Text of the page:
At some point in our life, many of us form a special bond with someone much younger. Perhaps as a grandparent, like I am to my 2-year-old grandson, or a beloved aunt or uncle, neighbor, or mentor. These relationships can be especially precious since likely you won’t be able to be present when this child reaches later adulthood. This perspective encourages me to bring my best self to every interaction we have.
I have been thinking about the legacy I want to pass on. When he reminisces in the decades to come, what do I want him to recall? Childhood memories are so fleeting, anything I can do to help him remember our time together is worthwhile. Some of the values I want to convey are optimism, joy, gratitude, and patience.
Ask yourself which qualities you want to leave as a legacy, then consider whether you’re truly exemplifying these qualities.
Do you have hobbies or passions you want to share such as fishing, cooking, or in my case, model trains? By creating shared experiences, they may link these memories with you. I connect my interest in trains to riding the subway to new adventures with my own grandfather.
I have been wondering how many of our shared experiences my grandson will even remember in years to come. A recent article in the NY Times shared how children’s memories work, how they gradually strengthen from ages 2 to 8, and the simple things we can do to help inspire positive memories.
When you have a positive shared experience, talk about it in detail. If you went on a hike, talk about the views, what the plants and trees, looked, felt, and smelled like, what snacks you enjoyed, and how it made you feel to share this with them. Then to transfer this memory to their long-term memory savor it together by talking about it several times over the following days and weeks. If you live far away you can use video to have a chat.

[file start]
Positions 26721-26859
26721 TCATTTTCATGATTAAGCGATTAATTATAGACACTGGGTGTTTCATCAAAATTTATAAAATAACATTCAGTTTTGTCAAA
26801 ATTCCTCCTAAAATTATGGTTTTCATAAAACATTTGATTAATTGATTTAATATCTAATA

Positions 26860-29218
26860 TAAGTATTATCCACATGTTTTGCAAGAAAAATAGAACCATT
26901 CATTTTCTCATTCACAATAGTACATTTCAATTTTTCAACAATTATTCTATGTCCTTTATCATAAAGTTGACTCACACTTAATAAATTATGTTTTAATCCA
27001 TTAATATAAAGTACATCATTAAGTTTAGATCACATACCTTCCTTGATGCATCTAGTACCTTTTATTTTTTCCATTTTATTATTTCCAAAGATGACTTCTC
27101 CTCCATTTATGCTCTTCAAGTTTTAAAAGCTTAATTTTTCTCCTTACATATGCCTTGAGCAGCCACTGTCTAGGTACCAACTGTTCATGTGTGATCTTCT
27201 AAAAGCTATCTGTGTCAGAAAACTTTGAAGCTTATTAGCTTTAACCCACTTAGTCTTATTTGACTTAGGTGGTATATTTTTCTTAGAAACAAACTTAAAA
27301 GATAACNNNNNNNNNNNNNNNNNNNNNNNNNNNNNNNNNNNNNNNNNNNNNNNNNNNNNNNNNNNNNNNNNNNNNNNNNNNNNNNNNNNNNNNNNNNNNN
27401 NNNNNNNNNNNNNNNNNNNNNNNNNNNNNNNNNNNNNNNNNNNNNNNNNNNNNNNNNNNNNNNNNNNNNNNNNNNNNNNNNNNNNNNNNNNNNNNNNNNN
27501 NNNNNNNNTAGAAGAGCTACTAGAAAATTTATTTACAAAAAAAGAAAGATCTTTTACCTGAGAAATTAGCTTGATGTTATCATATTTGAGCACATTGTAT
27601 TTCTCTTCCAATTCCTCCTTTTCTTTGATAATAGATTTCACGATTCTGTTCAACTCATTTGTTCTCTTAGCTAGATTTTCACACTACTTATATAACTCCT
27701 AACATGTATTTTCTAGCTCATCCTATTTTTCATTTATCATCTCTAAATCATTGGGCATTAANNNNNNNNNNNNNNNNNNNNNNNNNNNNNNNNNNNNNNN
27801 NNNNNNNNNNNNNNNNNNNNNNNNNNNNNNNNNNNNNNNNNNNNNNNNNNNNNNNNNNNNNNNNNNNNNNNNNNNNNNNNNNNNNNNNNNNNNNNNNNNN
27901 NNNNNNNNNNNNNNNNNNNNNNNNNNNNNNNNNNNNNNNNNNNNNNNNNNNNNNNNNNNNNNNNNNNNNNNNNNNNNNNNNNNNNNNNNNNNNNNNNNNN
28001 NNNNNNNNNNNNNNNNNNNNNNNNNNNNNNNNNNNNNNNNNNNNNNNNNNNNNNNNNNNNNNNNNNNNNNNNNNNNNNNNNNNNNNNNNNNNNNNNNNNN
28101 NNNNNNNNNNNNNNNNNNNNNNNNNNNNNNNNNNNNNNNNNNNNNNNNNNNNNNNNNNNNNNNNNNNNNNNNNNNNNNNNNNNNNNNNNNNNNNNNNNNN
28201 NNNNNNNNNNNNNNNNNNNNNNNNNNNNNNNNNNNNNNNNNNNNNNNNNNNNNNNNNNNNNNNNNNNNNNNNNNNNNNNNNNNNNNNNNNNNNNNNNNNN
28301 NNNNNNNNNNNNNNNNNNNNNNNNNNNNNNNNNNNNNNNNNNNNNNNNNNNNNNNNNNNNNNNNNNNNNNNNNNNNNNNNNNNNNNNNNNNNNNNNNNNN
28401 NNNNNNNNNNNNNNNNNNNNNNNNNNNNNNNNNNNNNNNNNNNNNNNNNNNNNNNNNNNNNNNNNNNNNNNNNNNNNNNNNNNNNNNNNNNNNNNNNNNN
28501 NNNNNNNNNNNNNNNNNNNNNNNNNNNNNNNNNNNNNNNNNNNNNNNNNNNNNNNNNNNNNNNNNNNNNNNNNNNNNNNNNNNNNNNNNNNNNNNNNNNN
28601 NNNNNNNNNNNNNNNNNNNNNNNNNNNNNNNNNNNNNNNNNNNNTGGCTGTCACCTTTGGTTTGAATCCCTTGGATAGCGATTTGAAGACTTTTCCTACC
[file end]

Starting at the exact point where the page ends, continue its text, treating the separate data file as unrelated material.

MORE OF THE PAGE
It’s so easy to take photos these days. You might want to create a scrapbook, either digital or the old-fashioned paper kind, and use it to preserve your favorite memories together. Get them involved in adding the photos they like. Then look at it together and talk about what you see. This will cement your bond now and give them the gift of nostalgic memories for the future.
Creating a positive, trusting relationship with you is a wonderful legacy. Knowing that you love and care for them will help them develop their own healthy optimism.
Your optimism challenge: If you have a relationship with a special young one, think about the values you want to share with them. Ask yourself whether you’re demonstrating these values to them in a tangible way. Have fun and make memories together and then later talk about your shared experiences. As always, I appreciate your feedback, questions or comments you share with me at healthyoptimism.com/contact